By Betsy McKay 

Former New York City mayor and billionaire philanthropist Michael Bloomberg has spent hundreds of millions of dollars of his fortune over the past decade fighting tobacco use in the developing world. Now, with cigarette use declining globally, he is deepening his campaign.

Mr. Bloomberg is committing $360 million to be used between 2017 and 2022 to help raise tobacco taxes, implement smoke-free laws and pursue other strategies to curb tobacco use in low- and middle-income countries, according to Bloomberg Philanthropies, the philanthropic arm of his foundation.

Curbing tobacco use is a signature cause for Mr. Bloomberg, whose administration famously instituted smoking bans, graphic ad campaigns, sharp tax increases and other measures to get people in New York City to kick the habit -- with effect, as smoking rates fell significantly during his tenure.

He is going after smoking globally too. The new money brings to at least $955 million the amount he has committed since 2007 to tobacco-control efforts in low- and middle-income countries, where nearly 80% of the world's more than 1 billion smokers reside.

"Reducing tobacco use is one of our greatest opportunities to save lives and prevent suffering, because we know that strong policies really do make a difference," Mr. Bloomberg said.

Funds from Bloomberg Philanthropies made to governmental and nongovernmental organizations, have to date contributed to the passage or support of tobacco-control laws and policies in 59 countries, offering protection to nearly 3.5 billion people and saving an estimated 30 million lives, said Kelly Henning, who heads Bloomberg Philanthropies' public-health programs. Those policies include smoke-free laws in 39 countries, requirements in 32 countries that cigarette packages carry large graphic warning labels and bans on tobacco advertising and sponsorship in 22 countries, Bloomberg Philanthropies said.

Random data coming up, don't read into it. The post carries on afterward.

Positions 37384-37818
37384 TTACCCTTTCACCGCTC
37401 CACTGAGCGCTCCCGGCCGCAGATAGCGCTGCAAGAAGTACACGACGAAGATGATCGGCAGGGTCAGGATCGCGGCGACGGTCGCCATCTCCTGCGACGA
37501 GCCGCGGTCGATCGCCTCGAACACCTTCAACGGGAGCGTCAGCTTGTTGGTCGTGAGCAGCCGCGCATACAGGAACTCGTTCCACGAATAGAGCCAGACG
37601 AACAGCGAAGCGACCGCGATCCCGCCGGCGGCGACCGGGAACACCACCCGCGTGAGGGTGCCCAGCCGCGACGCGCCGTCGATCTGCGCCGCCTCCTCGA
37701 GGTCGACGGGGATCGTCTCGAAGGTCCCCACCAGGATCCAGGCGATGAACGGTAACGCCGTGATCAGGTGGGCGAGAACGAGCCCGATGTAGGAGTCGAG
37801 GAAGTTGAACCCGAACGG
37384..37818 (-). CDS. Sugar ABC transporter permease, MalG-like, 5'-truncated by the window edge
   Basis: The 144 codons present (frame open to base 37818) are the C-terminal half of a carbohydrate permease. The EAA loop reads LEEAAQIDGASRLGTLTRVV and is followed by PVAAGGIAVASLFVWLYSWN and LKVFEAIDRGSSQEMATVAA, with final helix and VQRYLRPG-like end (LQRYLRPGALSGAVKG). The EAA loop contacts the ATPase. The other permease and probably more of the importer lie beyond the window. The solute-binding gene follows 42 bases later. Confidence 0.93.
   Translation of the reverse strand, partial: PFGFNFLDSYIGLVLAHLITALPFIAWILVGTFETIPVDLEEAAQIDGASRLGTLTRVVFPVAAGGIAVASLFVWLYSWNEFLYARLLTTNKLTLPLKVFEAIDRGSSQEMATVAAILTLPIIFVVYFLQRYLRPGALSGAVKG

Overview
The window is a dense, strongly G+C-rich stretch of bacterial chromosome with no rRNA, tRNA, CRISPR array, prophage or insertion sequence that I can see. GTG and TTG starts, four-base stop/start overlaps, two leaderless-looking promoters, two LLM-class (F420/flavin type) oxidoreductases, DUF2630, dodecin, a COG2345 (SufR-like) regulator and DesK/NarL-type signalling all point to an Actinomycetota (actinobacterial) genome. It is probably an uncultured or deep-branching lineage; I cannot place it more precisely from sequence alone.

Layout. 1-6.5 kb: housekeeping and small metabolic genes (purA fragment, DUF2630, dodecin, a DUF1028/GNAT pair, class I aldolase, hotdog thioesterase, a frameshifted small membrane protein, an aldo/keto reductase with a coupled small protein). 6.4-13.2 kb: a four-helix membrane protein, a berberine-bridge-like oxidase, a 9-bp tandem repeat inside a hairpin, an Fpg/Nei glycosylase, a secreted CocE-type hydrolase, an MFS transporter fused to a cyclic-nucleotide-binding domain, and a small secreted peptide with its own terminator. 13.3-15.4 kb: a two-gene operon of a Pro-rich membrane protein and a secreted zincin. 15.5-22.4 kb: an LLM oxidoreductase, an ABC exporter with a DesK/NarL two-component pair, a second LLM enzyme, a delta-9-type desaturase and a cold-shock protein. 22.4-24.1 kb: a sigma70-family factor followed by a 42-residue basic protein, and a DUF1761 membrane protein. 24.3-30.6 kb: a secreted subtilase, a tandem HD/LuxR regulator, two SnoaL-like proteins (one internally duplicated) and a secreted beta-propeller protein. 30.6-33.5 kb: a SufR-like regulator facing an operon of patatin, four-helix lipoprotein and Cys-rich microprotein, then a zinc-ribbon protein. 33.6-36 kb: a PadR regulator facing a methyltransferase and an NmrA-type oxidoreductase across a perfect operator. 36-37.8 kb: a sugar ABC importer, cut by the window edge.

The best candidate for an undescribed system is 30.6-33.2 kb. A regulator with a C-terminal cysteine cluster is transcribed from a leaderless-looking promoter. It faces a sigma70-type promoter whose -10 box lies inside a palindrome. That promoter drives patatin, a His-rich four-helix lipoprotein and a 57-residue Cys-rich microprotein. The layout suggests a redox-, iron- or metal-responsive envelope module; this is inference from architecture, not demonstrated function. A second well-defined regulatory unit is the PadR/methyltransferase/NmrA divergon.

The new funds will be focused in particular on efforts to raise tobacco taxes, she said.

Tobacco-control experts say that Bloomberg Philanthropies' funds have accelerated a push to curb smoking that has been in gear since the implementation of the WHO's Framework Convention on Tobacco Control, an international treaty signed by 180 countries that entered into force in 2005.

Consumption of cigarettes has declined globally since 2012, according to data service Euromonitor International, though 5.6 trillion cigarettes were still sold in 2015, and makers of cigarettes are investing in alternative products as restrictions on smoking grow in many countries. Philip Morris International Inc.'s chief executive said last week that the tobacco company could move away from selling cigarettes altogether.

PMI didn't respond to a request for comment on Bloomberg Philanthropies' tobacco control efforts.

"The zeitgeist has changed around smoking globally," said Michael Eriksen, dean of Georgia State University's School of Public Health and head of a large research effort there on tobacco use and products. "Countries are competing now over who has most of their cigarette packs covered by a warning label."

Write to Betsy McKay at


(END) Dow Jones Newswires

December 05, 2016 00:14 ET (05:14 GMT)

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